What is modesty?
I’m asking the question within the context of last month’s history of the bikini video that went viral. You likely saw it, the one where a swimsuit designer championed modesty and feminine beauty. Jessica Rey, and her swimsuit line, are a fresh voice in a ‘sex sells’ fashion culture. Her belief that ‘less isn’t more’ provides a welcome contrast to the industry standard established by Victoria’s Secret.
Even so, I’ve noticed a disturbing trend in aftermath of Rey’s speech going viral.
We’ve been drawn to the fascinating story of the bikini’s sordid history: how scandalous it once was to reveal the belly button, how no professional models would wear the swimsuit, how a stripper had to be hired instead, and so on. But in doing so, we’ve taken an oddly selective view of history.
Why not focus on fashion’s other sordid histories as well? Say, for example, the history of lipstick?
There was a time when lipstick was as scandalous as the bikini would prove to be. In the 1770’s British lawmakers proposed that marriages should be annulled if the woman wore lipstick prior to the wedding. No respectable woman wore lipstick throughout the 19th century, as it was commonly understood and accepted that the only people who wore lipstick were… prostitutes.
As far as I can tell, Jessica Rey was wearing lipstick in her now-famous speech.
We run a risk every time we define modesty within the narrow confines of a previous era’s styles and standards. I hope my daughters wear something like Rey’s swimwear, and my wife raves over how fashionable they are (“Ooooh, SO cute!”). But we have to admit that she has somewhat arbitrarily chosen one generation’s swimsuits to represent modesty for all time. The truth is, our generation’s belly button was another’s upper thigh, which was another’s ankles. To state it even more simply, Audrey Hepburn may have worn Rey’s styles, but Mary, the mother of Jesus, would not have.
Must modesty always be defined by last generation’s chic? I hope not.
I worry that our enthusiastic embrace of Rey may inadvertently crush her fresh voice under the weight of legalism. I fear we may make one-piece suits the only means to modesty. I worry, you see, because modesty, and purity itself, is far too valuable to be lost to legalism.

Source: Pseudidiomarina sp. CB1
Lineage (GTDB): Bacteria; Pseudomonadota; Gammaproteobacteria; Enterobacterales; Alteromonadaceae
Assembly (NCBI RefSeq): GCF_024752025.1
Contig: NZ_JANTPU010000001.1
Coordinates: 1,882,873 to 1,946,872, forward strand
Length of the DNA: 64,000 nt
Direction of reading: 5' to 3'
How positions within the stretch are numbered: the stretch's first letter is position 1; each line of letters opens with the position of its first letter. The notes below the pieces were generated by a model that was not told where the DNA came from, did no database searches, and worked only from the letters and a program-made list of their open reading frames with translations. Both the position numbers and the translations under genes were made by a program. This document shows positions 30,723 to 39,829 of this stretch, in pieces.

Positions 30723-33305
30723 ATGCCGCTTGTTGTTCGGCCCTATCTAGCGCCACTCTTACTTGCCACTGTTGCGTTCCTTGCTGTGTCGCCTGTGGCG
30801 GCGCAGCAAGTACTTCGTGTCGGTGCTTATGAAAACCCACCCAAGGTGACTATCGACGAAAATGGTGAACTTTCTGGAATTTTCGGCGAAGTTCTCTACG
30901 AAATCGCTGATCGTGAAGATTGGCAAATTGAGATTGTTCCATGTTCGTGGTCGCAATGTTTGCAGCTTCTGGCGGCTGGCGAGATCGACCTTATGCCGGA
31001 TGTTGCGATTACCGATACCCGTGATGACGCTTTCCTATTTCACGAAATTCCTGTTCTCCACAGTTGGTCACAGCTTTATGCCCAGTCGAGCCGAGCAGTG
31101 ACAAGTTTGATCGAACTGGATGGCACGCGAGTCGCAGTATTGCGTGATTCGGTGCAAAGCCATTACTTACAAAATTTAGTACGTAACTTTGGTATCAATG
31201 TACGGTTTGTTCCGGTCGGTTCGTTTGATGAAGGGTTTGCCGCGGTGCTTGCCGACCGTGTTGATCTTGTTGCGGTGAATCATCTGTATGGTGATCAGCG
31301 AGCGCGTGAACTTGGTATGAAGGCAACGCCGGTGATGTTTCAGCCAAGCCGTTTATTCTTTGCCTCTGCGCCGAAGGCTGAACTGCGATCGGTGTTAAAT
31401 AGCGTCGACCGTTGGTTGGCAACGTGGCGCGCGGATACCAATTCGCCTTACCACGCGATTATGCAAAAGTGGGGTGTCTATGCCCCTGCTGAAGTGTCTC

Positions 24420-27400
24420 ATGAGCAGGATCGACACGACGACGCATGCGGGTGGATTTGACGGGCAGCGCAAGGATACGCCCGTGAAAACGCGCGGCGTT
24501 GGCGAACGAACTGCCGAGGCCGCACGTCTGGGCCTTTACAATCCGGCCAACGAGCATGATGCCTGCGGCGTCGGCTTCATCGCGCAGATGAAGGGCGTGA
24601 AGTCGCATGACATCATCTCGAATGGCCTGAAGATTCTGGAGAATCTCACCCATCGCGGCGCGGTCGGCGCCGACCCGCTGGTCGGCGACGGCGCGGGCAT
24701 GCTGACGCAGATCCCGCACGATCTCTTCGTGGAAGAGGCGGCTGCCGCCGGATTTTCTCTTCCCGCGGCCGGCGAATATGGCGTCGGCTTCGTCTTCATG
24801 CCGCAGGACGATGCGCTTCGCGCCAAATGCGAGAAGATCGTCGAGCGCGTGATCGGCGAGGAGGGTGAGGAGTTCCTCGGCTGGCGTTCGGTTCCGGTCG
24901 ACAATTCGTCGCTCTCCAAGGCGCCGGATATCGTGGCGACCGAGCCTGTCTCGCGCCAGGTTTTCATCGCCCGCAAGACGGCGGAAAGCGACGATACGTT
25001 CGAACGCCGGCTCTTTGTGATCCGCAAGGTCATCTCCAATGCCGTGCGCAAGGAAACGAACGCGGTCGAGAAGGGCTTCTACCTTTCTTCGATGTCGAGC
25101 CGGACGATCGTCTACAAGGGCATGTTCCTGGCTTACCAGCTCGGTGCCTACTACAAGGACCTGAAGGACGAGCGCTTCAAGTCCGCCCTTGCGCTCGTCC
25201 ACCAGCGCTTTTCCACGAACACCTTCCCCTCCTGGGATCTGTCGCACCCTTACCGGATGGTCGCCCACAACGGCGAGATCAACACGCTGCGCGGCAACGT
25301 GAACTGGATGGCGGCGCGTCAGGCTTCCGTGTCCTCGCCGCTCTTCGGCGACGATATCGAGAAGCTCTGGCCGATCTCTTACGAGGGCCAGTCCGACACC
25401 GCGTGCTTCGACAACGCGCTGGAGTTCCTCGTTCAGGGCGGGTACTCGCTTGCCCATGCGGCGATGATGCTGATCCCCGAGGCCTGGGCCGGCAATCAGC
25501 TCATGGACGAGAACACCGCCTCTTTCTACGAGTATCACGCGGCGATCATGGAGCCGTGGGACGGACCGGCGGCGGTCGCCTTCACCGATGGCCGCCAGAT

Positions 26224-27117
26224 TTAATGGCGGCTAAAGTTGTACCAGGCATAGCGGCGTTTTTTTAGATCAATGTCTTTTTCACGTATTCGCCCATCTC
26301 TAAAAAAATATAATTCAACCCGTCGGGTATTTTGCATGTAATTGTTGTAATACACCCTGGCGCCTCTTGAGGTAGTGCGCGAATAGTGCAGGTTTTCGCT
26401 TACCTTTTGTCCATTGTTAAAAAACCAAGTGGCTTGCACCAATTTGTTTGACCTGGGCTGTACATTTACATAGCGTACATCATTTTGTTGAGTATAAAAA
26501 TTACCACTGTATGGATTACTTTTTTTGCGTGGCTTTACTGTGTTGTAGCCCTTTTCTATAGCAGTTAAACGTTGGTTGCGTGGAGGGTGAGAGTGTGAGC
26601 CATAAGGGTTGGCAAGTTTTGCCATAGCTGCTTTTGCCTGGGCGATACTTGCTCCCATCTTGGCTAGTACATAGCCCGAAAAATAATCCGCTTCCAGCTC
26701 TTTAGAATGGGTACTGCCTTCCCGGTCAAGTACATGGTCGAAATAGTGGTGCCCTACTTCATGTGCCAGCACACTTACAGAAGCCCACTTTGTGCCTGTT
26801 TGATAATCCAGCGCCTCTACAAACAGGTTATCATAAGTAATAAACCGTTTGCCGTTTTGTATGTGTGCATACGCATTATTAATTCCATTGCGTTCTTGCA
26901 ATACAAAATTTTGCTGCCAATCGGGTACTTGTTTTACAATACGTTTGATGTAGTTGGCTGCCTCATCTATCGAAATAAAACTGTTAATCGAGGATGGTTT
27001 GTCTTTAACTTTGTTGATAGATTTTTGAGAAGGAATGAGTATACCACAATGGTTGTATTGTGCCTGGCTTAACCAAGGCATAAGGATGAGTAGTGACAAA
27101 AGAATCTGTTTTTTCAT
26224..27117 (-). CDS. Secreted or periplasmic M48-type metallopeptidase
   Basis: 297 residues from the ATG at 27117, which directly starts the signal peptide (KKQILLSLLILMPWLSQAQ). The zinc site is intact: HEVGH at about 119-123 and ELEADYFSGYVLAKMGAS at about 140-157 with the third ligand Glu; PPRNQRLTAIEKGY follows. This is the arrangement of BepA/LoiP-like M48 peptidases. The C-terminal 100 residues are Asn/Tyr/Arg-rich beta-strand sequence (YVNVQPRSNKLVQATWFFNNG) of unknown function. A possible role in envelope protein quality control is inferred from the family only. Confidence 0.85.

So let’s echo Rey’s call to help our daughters find clothes to wear that actually empower them, rather than dehumanize them. Unfortunately, the question of modesty in particular is renown for its tendency to descend into dehumanizing legalism, and too many young ladies have been trapped in an oppressive culture that only sees them for what they wear in the water. The Princeton study demonstrates that bikinis can reduce women to objects in the eyes of many men. But I also fear that it can go the other way, that women can be just as objectified, and our daughters can be just as defined by their swimsuits, by those righteous men who pin their own moral struggles on the shoulders of the women and girls in their lives.
Both ends of the pendulum dishonor our daughters.
So let’s follow Rey, but let’s avoid twisting her message. Let’s follow her example as she proclaims, “We were made beautiful, in His image and likeness,” and stand with her as we ask the crucial question, “How will you use your beauty?”
But let’s not reduce modesty to mere inches of fabric.
Let’s acknowledge the subjective nature of modesty, while adhering to the universal nature of purity. Let’s strive for dignity and beauty, but let’s not choose any one generation’s style as the sole standard of either.
Let’s continue to work together to (like Rey is doing) find our generation’s standard of beauty, modesty, and purity that honors both God and women.